Quinn’s proposal is elegant and simple. State income tax will be increased from 3% to 4.5%. Critics are misleadingly slamming this as a “fifty percent tax increase,” but that’s not only rhetorically deceptive, it’s simply wrong—since Quinn has paired it with an increase in the personal exemption, tripling it from $2000 to $6000 per person in a household. That makes the system immediately more progressive:  per Quinn’s example, a family of four earning up to $61k (above the median household income) will actually save money, and the burden increases only gradually above that break-even point. Fully five million of Illinois’ 13 million people will come out ahead.

He’s also proposing a ten-day sales tax holiday, closing corporate tax loopholes, and putting $1.3 billion of state spending cuts on the table—including brief employee furloughs, targeted program cost reductions, and reduced state grant funds. What he’s not doing shifting revenue around with accounting games, or privatizing state assets for short-term lump sum gains, or proposing new gambling licenses as a substitute for a genuinely productive tax base, as his predecessor did. Nor is he imposing mass layoffs and slashing state programs to the bone, as some anti-tax zealots would prefer. Quinn repeatedly dismissed such ideas as “mean-spirited”—rightly understanding that things like schools, parks, health care, law enforcement, and basic public services are more important, not less, in times like these.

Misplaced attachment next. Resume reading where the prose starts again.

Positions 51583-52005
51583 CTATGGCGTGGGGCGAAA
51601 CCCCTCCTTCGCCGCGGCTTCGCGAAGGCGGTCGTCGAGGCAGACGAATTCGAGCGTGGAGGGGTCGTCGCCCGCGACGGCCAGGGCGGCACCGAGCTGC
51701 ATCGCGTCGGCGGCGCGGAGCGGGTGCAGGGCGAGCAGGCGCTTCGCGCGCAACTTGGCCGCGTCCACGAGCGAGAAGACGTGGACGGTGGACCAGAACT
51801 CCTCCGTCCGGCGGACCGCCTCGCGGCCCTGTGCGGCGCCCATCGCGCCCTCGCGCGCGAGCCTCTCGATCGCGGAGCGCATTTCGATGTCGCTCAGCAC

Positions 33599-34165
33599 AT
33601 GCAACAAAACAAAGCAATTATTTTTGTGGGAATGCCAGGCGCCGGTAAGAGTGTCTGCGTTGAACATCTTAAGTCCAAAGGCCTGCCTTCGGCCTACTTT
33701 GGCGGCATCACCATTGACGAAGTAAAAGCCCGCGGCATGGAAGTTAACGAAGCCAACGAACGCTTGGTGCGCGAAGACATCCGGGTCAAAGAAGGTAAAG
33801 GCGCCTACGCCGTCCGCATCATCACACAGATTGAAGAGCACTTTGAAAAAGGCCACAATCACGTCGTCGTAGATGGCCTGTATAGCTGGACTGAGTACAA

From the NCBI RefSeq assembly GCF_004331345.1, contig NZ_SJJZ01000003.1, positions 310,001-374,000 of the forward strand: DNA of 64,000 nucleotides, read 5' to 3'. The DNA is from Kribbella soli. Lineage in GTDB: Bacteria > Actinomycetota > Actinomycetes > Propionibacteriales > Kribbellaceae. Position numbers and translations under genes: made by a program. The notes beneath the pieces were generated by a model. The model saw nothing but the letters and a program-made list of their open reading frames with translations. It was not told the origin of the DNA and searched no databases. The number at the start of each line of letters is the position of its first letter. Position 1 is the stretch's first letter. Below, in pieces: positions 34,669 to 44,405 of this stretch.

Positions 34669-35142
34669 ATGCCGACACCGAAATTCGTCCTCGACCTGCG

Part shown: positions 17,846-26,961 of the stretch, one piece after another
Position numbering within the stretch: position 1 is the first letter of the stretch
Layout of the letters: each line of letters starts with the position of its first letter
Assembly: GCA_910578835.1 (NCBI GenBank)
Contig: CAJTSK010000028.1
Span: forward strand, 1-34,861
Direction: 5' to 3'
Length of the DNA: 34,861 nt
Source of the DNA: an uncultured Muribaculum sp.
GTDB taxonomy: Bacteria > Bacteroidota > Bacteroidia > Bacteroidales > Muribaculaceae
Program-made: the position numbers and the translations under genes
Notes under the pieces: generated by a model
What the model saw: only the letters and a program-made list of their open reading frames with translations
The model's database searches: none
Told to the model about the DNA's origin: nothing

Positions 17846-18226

Quinn presented his plans under the rhetorical umbrella of “Three Rs”—Reform (of government corruption, a lifelong pursuit of his), Responsibility (of the fiscal variety), and Recovery (in response to the current crisis). The “responsibility” aspect we’ve already discussed. As to the others, reform-wise, he’s already ordered full cooperation with FOIA requests, and has a newly established Illinois Reform Commission, headed by former U.S. Attorney Patrick Collins, working on recommendations to ensure open, transparent government and constrain the sort of self-serving sweetheart deals that have so long characterized Illinois politics. Recovery-wise, he’s taking a page from Obama’s book and reallocating state spending priorities toward economic stimulus—emphasizing transit infrastructure, schools, and sustainable environment and energy projects. (In one of the speech’s few sour notes, he also endorsed the long-controversial idea of a “third airport” in Chicago’s south suburbs—although the idea is surely even less viable in this economic climate than it was in years past.)